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Monday, May 03, 2010

Pedal and Paddle Package in the Northeast Kingdom of Vermont

The Kingdom Trails, which I’ve often praised as my favorite mountain biking spot in the Northeast, just reopened this past weekend. This has prompted the owners of the Wildflower Inn (another one of my top New England picks), which borders the Kingdom Trails, to offer a Pedal and Paddle Package. For as low as $375 for two people, you receive two nights lodging, full country breakfast each morning, picnic lunch, trail pass for the Kingdom Trails, a $25 voucher good for their restaurant, Juniper’s, and a half-day canoe rental on the Clyde River, part of the Northern Forest Canoe Trail. Deep tissue massages, perfect after a day of riding hard, are just down the road at Stepping Stone Spa.
 


Posted by Steve Jermanok on 05/03/10 at 01:00 PM
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Friday, April 30, 2010

The Northern Forest Canoe Trail

In the May issue of Sierra Magazine, I wrote about paddling the West Branch of the Penobscot River in northern Maine. More paddlers are soon to follow, now that the West Branch of the Penobscot is part of a 740-mile water corridor called the Northern Forest Canoe Trail. Launched in June 2006 by the former owners of Mad River Canoe Company, Rob Center and his wife, Kay Henry, the route starts in Old Forge, New York, linking together more than 75 lakes and rivers before reaching its northern terminus in Fort Kent, Maine. Unlike the Appalachian Trail, Center does not believe the non-profit will attract a significant number of thru-paddlers. So far, the list of canoers who’ve traversed the entire circuit in one trip numbers around thirty.  He hopes to entice paddlers to try each section of the route in chunks, going back year after year and thus support the struggling economies of small communities along the waterway. The non-profit also designs exquisite maps for each segment of the trail that not only pinpoint campsites and portages in the area, but delve into the ecology and history of the region. To become a member and learn more about the Northern Forest Canoe Trail, visit their website.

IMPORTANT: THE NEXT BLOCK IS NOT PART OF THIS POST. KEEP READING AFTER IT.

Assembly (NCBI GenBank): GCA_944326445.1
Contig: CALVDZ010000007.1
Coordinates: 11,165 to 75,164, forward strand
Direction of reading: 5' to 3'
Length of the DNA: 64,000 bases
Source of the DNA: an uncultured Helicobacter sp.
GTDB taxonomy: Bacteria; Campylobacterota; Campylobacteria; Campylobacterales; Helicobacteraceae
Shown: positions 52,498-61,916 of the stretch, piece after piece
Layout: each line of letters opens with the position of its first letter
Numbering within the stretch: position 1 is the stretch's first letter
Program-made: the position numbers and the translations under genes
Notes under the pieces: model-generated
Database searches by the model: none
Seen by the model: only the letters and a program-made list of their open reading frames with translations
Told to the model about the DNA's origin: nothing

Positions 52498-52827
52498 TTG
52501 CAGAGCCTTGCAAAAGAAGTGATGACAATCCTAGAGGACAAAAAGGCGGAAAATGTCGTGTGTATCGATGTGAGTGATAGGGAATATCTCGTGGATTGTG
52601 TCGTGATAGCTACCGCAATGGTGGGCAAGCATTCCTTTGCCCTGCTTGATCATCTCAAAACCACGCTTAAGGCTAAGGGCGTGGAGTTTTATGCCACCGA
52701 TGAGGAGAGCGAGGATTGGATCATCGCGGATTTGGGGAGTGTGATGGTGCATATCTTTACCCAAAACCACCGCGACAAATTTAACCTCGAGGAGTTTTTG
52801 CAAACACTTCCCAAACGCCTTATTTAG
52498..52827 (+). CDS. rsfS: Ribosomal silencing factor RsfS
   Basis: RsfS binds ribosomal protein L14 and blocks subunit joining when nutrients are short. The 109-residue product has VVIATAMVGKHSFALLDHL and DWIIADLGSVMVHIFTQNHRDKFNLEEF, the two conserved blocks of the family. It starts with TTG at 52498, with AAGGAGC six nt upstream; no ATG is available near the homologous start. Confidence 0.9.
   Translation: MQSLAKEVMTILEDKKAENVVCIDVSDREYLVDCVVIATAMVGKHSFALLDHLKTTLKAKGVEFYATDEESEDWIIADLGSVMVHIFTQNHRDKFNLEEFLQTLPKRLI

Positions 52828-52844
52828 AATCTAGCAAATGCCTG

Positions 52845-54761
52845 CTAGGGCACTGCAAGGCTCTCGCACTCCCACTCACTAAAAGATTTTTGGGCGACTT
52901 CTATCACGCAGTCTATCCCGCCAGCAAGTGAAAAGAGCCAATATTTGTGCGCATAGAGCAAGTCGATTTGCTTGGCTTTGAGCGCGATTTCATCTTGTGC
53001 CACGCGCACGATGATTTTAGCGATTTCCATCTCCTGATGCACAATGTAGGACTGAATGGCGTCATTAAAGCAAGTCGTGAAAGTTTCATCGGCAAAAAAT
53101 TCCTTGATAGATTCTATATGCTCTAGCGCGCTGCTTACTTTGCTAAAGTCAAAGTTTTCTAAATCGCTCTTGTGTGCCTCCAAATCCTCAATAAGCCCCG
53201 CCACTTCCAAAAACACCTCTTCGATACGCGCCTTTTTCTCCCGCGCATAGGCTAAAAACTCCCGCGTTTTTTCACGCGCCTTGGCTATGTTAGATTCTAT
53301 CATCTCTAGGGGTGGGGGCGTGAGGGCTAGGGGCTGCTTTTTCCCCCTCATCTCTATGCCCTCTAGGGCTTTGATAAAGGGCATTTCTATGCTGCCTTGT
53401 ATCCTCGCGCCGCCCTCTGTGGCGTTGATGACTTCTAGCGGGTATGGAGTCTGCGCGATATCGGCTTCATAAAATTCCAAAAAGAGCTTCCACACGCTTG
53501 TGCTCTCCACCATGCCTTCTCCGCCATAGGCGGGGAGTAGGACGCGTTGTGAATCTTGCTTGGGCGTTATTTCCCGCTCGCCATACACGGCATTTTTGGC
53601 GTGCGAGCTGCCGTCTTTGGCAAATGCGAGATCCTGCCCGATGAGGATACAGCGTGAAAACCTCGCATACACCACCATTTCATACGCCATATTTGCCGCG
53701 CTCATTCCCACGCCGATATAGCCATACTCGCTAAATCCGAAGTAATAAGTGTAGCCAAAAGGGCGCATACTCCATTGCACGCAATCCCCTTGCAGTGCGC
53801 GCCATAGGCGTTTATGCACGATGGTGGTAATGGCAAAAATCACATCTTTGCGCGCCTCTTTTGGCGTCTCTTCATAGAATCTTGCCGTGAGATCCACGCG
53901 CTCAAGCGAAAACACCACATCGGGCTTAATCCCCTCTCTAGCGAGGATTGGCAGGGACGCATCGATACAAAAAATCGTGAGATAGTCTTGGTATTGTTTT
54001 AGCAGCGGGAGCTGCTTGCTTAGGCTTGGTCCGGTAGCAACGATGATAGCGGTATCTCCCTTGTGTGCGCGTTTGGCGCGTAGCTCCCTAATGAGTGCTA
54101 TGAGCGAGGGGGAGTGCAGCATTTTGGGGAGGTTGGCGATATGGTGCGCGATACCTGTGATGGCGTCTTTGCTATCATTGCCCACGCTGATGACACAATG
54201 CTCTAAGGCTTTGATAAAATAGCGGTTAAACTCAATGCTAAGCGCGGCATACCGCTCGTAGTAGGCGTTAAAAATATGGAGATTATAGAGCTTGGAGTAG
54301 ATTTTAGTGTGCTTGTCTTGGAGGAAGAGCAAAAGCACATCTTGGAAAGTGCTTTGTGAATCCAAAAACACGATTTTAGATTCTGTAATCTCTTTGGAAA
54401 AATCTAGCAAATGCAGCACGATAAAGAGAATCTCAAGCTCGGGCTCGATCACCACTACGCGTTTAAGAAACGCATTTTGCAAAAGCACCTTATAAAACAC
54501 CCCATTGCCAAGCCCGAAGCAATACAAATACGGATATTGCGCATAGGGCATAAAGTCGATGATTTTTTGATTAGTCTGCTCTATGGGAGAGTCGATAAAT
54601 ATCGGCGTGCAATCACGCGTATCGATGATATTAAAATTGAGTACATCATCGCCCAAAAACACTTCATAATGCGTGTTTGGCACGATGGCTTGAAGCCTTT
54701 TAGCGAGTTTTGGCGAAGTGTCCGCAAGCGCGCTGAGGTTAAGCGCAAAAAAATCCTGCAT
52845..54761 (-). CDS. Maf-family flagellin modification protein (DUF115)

Posted by Steve Jermanok on 04/30/10 at 01:00 PM
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Thursday, April 29, 2010

Life Gives You Lemons, Make Pastrami

We were all packed to go on our kid’s first jaunt to Europe last week when our flight was cancelled because of the volcanic ash. There would be no touring of the Tate Modern or dinners at French bistros, at least for now. Obviously, we were all disappointed when we realized there was no way we could get a flight to Europe over our children’s April break.  So we did the next best thing. Got in the car and drove to Manhattan for four days. Instead of Madame Tussauds in London, we visited Madame Tussauds in Times Square. Instead of dining at L’Entrecote in the 17th arrondissement, we dined at the new L’Entrecote at the corner of Lexington and 52nd Street. There is only one item on the menu, steak frites, served tartare, rare, medium, or well-done, and paired perfectly with crispy French fries.

Our favorite day was going down to the Lower East Side to take one of the tours at the Tenement Museum, grab a sour dill from the Pickle Guy at the corner of Essex and Grant, a crème brulee doughnut from Doughnut Plant around the corner, taste the lox at the century-old Russ and Daughters, and then feast on the best pastrami in the city at Katz’s Deli. After lunch, we ran into the artist Shepard Fairey, creating his latest work on the corner of Houston and the Bowery. An added bonus was seeing Green Day perform live after seeing a performance of “American Idiot,” the new Broadway musical based on their music. In the end, we had a great time and London and Paris will have to wait until the summer. After all, the nature of travel is to be spontaneous.